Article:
Swiss Chard are hardy vegetables and will grow with
little or no attention.
Their main need is for weeding. This can be done by regular
hoeing. An alternative is lay black plastic and let the plants grow
through this. Black plastic is particularly useful for Swiss Chard
because they stay in the ground for so long.
If conditions become really dry in summer then they will appreciate a
good watering. That's about it for this excellent vegetable.
Harvesting Swiss Chard
Whenever you harvest Swiss Chard, use a knife rather than pulling off
the leaves. Grasp the leaves you want to harvest with one hand and cut
them off at about 3cm / 1in above the point where they join the stem.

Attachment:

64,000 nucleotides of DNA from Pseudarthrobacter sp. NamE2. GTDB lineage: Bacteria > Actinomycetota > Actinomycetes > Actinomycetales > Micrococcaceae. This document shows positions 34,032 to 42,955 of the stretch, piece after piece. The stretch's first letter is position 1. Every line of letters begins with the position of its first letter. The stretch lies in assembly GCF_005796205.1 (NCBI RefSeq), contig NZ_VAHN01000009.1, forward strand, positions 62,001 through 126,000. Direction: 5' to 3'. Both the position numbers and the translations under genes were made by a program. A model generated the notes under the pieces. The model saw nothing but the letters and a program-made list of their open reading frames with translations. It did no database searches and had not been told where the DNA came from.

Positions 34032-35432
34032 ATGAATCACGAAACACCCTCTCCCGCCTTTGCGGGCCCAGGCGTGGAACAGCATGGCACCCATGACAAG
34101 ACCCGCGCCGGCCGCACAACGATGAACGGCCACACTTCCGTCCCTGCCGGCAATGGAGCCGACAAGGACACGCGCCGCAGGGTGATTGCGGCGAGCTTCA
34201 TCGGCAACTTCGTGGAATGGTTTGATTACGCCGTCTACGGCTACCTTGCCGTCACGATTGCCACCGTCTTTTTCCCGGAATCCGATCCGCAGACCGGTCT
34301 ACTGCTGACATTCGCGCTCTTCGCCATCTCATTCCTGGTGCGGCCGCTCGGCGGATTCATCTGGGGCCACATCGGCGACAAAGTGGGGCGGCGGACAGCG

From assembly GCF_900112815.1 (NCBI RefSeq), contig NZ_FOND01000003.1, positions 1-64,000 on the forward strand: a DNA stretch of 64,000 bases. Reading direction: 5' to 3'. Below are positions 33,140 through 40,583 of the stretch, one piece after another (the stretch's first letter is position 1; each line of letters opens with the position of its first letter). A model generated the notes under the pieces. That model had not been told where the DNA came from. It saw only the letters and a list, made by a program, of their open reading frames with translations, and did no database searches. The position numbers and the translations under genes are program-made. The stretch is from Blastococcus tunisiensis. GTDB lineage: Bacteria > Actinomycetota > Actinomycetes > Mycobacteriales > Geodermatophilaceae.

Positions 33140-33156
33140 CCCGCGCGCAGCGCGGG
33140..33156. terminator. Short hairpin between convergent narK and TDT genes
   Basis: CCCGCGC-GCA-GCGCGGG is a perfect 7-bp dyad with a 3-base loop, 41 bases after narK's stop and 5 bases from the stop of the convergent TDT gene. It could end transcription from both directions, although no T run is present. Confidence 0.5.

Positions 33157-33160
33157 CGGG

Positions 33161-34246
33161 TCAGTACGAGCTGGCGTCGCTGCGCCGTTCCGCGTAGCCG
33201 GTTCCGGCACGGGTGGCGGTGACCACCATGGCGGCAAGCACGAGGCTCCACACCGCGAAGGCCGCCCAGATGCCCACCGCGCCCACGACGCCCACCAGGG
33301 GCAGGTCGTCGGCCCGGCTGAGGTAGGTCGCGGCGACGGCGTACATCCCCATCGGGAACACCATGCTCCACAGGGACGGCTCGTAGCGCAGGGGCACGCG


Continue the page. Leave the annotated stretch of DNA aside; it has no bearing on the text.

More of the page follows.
This will ensure that more leaves grow. If you take the leaves off too
near the stem then the leaves may not grow again.
The best leaves for salads are the younger leaves, about 8cm /3in
long. They are tender and have no bitter taste. If you want to cook
leaves as greens then leave some outer leaves to grow larger and harvest
In winter the outer leaves may be damaged by a hard frost. If this
happens, leave the outer leaves in place to protect the inner leaves.
The inner leaves can then be harvested for use in salads throughout the
Pest and Diseases
Swiss Chard is almost disease and pest free which is excellent news.
Occasionally they are eaten by slugs but this is rare.
Click here for
information on slugs.
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